Google establishes Open Automotive Alliance to get Android in cars
By Darren Quick
January 7, 2014
In an effort to make it easier for Android to enter vehicles, major players in the auto and technology industries, including Google, Audi, GM, Honda, Hyndai and NVIDIA, have come together to form the Open Automotive Alliance (OAA). Their goal is to make Android the standard that will form the basis of the connected car and develop new Android features that will help transform the car into an "Android device."
The flexibility of the Android platform has already seen it under the hood of a number of car infotainment and multimedia systems, such as the Ca-Fi, not to mention the multitude of smartphones and tablets serving as in-car navigation systems. Now, much like the Open Handset Alliance that helped establish Android in the mobile device space, the OAA is aiming to cement Android in car dashboards by making it safer and easier for automakers to integrate the OS (and the hundreds of thousands of apps in Google Play) into their vehicles.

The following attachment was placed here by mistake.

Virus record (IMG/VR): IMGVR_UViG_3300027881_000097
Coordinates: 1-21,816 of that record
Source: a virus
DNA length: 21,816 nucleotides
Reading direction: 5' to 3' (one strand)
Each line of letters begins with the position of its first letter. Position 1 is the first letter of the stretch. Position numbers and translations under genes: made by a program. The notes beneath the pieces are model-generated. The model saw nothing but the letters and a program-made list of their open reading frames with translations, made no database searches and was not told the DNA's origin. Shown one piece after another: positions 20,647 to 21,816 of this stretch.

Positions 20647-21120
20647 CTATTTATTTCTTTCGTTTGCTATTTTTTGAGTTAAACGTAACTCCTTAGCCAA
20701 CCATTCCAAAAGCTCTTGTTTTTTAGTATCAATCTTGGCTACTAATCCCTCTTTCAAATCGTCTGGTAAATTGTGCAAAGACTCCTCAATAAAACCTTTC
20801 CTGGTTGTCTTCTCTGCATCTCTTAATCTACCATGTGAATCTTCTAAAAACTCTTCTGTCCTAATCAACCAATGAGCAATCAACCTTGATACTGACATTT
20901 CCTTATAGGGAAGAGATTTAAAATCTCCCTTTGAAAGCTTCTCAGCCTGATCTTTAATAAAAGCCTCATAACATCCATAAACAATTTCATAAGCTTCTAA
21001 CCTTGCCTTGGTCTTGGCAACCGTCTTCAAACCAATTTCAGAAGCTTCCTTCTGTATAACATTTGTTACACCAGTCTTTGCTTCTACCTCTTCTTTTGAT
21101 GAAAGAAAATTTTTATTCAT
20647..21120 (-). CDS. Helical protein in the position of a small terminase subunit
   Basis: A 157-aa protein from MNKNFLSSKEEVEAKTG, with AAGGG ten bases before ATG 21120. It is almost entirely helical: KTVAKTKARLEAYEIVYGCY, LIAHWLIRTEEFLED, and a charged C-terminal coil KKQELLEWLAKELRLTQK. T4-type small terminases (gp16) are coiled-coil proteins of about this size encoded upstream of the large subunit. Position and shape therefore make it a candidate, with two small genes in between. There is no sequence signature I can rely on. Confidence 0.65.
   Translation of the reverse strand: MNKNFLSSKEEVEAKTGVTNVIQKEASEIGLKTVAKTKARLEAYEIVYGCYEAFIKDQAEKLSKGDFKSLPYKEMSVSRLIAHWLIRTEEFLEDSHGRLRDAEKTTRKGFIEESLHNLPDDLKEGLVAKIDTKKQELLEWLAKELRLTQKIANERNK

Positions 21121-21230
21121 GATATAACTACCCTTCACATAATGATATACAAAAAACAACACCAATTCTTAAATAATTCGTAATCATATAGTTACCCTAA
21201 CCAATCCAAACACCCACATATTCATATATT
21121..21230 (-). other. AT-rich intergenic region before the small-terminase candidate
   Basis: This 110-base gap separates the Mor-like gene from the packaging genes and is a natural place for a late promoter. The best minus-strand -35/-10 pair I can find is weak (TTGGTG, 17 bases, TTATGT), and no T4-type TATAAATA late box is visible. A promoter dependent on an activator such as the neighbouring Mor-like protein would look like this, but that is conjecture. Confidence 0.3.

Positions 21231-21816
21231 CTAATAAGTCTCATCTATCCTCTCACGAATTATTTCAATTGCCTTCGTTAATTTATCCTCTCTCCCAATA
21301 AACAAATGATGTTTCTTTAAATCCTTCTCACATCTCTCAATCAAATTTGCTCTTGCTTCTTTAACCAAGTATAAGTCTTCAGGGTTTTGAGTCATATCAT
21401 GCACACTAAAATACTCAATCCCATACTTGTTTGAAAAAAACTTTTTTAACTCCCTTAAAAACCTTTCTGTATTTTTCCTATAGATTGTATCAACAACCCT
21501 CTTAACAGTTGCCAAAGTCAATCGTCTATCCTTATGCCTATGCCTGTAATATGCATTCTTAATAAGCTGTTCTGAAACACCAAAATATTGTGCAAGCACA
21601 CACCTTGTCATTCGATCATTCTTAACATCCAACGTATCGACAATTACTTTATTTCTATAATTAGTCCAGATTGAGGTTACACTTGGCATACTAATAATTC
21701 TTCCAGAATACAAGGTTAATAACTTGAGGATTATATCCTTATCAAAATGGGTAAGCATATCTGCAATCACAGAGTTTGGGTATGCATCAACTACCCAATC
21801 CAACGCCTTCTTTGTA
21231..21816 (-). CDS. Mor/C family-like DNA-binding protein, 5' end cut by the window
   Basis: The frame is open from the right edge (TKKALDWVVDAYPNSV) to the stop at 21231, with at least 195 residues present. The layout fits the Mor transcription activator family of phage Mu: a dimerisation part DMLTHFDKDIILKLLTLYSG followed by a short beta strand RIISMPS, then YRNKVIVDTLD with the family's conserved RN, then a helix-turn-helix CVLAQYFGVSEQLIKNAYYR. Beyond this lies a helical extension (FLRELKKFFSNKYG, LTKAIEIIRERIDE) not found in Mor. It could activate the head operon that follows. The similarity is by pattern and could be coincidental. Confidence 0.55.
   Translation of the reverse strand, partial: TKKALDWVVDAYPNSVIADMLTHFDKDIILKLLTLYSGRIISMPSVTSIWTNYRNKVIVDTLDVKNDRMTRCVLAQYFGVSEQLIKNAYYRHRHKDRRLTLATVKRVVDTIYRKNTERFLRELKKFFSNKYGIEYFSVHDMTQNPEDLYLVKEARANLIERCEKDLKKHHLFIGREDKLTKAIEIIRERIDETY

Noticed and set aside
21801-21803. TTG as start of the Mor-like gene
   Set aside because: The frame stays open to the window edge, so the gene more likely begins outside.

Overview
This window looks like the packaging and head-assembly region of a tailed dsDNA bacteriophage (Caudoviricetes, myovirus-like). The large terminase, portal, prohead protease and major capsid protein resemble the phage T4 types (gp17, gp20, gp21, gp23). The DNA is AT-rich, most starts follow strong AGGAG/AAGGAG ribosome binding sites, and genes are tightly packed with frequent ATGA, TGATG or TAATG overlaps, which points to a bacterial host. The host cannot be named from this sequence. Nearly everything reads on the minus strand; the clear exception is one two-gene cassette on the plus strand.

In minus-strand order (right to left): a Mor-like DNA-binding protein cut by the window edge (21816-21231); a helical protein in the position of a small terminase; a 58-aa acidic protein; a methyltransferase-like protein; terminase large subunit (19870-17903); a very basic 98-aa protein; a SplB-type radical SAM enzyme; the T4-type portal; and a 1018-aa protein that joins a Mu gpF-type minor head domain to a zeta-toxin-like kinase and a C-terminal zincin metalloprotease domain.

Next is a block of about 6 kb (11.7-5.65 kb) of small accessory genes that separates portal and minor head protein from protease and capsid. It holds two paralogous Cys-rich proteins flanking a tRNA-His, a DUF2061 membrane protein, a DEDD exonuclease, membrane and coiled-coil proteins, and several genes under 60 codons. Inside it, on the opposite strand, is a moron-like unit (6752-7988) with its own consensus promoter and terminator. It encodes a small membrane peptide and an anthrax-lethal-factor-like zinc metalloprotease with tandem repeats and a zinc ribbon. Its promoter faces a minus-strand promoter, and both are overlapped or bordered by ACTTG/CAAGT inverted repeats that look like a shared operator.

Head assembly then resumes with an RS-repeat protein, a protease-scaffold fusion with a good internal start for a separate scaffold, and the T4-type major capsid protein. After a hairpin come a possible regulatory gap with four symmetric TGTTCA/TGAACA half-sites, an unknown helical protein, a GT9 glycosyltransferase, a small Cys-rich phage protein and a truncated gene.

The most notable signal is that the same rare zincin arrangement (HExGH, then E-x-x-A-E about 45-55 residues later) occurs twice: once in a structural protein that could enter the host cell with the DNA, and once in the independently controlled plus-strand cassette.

"Millions of people are already familiar with Android and use it everyday," says Sundar Pichai, SVP of Android, Chrome & Apps at Google. "The expansion of the Android platform into automotive will allow our industry partners to more easily integrate mobile technology into cars and offer drivers a familiar, seamless experience so they can focus on the road."
But like the mobile device space, Android is going to face stiff competition from iOS, with Apple also teaming up with major automakers in an effort to make its own mobile OS the preferred in-car option. These include Acura, Chevrolet, Ferrari, Jaguar, Kia, Mercedes-Benz, Nissan and Volvo, with Honda and Hyundai hedging their bets with a foot in each camp. Like the first cars with Android integrated into them, such iOS-based systems are set to start appearing in vehicles sometime this year.
The OAA has also sent an open invite for other automotive and technology companies to get on board and says it will work with government agencies to ensure its in-car technology won't distract drivers.
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